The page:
Professional thinks the first consideration of display lighting is color temperature. Not many think so. Color temperature is important to photography, but is a secondary consideration to Jewellery displays. Its advised to always use several small point sources of light it will sparkle and come to life. This is because each point source will create a reflection. The more points of light, the more sparkles. Of course there is a practical limit, too many point sources will start to merge and have the reverse effect. Color temperature of 3000°K is too warm. But 4500°-5000°K is optimal as it approaches daylight illumination at its best. Anything higher may look gold greenish, and anything lower won't render blues, purples, etc. If you are using LED, 5000°K is best for Jewellery displays.**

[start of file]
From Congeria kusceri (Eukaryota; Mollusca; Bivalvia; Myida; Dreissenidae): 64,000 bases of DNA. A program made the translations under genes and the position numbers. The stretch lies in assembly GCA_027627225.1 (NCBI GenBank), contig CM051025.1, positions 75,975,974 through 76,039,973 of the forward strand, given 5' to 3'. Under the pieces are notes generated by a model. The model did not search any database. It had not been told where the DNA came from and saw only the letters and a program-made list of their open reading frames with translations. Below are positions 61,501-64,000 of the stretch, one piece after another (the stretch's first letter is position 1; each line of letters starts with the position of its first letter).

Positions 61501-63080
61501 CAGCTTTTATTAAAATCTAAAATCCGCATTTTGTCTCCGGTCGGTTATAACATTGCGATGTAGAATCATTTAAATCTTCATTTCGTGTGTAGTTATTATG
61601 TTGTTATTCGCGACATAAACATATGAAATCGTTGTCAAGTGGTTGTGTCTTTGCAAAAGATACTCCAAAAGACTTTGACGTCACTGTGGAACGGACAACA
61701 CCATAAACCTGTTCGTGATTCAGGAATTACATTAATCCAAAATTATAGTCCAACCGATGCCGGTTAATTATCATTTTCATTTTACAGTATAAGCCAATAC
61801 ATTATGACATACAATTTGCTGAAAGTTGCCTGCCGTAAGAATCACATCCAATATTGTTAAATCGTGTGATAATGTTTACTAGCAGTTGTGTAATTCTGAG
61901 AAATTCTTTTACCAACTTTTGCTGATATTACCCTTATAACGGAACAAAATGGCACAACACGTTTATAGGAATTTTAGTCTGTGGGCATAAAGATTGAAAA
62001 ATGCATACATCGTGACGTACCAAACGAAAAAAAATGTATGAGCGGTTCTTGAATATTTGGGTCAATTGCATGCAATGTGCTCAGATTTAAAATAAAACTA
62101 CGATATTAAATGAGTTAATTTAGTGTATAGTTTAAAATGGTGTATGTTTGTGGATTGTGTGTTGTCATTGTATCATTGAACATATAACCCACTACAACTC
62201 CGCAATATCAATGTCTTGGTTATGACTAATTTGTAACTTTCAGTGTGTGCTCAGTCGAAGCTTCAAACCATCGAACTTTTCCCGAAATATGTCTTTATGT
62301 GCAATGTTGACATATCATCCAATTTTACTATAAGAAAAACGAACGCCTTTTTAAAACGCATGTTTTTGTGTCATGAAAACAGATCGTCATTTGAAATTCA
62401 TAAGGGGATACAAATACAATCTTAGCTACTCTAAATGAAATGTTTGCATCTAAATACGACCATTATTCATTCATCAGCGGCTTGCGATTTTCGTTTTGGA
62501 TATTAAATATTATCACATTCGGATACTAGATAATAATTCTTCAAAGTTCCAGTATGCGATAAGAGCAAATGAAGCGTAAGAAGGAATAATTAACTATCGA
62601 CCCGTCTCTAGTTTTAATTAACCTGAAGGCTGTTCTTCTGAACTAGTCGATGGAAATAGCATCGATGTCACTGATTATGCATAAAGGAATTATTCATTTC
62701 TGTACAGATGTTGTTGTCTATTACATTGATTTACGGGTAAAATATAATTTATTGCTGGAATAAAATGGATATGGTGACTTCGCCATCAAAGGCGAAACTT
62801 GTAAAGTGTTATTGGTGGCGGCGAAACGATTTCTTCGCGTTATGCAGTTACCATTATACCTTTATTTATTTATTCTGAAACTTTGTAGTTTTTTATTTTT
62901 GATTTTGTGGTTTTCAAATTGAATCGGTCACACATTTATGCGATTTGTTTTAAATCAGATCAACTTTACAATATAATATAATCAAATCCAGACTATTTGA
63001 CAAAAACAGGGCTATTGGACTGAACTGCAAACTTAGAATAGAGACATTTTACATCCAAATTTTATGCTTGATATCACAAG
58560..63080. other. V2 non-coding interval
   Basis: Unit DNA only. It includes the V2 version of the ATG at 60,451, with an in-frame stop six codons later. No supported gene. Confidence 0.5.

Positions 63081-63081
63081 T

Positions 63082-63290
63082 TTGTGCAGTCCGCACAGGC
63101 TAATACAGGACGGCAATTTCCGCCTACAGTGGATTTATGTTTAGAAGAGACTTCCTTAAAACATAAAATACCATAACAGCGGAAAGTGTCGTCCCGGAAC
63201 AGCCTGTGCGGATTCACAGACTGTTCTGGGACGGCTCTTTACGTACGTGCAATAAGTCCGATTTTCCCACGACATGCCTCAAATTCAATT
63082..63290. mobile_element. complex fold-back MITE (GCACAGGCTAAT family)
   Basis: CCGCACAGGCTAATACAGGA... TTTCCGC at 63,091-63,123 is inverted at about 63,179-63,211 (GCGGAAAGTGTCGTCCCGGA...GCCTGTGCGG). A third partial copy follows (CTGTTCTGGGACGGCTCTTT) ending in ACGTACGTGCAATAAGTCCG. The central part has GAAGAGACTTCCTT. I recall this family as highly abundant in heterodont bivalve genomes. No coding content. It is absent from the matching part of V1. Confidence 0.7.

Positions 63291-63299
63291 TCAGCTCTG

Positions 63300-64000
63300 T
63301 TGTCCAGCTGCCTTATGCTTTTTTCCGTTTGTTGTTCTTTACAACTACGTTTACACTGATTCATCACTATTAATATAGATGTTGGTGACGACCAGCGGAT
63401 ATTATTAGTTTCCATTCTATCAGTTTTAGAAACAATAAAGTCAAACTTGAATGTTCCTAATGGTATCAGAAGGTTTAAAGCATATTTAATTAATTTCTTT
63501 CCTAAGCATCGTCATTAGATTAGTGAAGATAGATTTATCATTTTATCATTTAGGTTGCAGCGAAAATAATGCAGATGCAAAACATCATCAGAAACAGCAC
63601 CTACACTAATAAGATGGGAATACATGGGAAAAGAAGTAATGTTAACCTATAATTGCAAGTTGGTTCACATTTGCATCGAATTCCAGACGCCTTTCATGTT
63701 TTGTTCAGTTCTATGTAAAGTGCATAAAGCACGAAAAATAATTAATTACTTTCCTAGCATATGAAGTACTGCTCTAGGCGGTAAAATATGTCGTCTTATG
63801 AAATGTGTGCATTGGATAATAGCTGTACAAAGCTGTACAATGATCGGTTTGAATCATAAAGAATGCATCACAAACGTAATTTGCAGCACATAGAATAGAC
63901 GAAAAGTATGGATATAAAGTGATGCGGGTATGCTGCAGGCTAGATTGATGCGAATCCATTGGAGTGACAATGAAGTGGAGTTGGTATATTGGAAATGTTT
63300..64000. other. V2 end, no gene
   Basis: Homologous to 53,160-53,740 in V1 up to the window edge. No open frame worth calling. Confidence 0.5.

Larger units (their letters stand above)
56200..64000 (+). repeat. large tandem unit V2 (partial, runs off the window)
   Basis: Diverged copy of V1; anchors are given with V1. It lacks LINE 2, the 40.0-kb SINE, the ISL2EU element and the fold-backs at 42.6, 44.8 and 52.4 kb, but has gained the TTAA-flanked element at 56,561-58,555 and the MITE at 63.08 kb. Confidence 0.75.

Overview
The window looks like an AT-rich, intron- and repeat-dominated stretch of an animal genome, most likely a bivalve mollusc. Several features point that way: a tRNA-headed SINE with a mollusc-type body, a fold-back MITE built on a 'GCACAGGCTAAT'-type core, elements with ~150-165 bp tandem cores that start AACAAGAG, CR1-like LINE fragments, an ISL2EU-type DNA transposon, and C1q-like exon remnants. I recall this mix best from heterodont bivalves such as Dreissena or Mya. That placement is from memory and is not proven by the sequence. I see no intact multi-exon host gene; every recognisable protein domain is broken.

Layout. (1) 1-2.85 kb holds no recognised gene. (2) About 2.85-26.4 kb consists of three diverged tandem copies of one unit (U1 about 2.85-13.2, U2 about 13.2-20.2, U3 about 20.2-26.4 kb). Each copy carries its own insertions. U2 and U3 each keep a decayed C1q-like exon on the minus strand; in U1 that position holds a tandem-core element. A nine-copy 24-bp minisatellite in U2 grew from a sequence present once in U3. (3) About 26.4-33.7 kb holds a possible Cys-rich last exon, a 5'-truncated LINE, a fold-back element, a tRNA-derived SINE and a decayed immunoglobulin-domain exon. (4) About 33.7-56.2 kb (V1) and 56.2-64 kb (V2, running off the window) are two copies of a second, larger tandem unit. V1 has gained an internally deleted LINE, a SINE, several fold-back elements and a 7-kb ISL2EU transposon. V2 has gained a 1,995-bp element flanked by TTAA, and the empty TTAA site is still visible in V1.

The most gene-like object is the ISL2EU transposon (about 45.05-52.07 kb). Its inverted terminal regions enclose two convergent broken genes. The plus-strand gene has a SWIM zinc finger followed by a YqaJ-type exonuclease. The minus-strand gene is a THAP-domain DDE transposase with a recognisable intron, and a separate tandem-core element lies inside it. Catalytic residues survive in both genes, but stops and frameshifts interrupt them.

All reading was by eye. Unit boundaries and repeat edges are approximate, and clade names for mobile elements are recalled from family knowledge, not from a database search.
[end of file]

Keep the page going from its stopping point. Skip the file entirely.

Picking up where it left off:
In modern retail, where employee productivity is critical for profitability of a business, visual merchandising is the most effective way to improve productivity. A great visual merchandiser using lots of color, signage's, visual breaks creates oasis of merchandise to attract customers, hold their attention to specific merchandise, throw critical information at them and aid he process of selling. Visual Merchandising is the key function and a retailer involves this function from the start of store design, to execution and continuous innovation in the store. With modern retail ready to explode in retail, we see tremendous opportunity for the creation of a new set of young, energetic & most importantly creative bunch of people calling themselves proudly as “Visual Merchandisers”.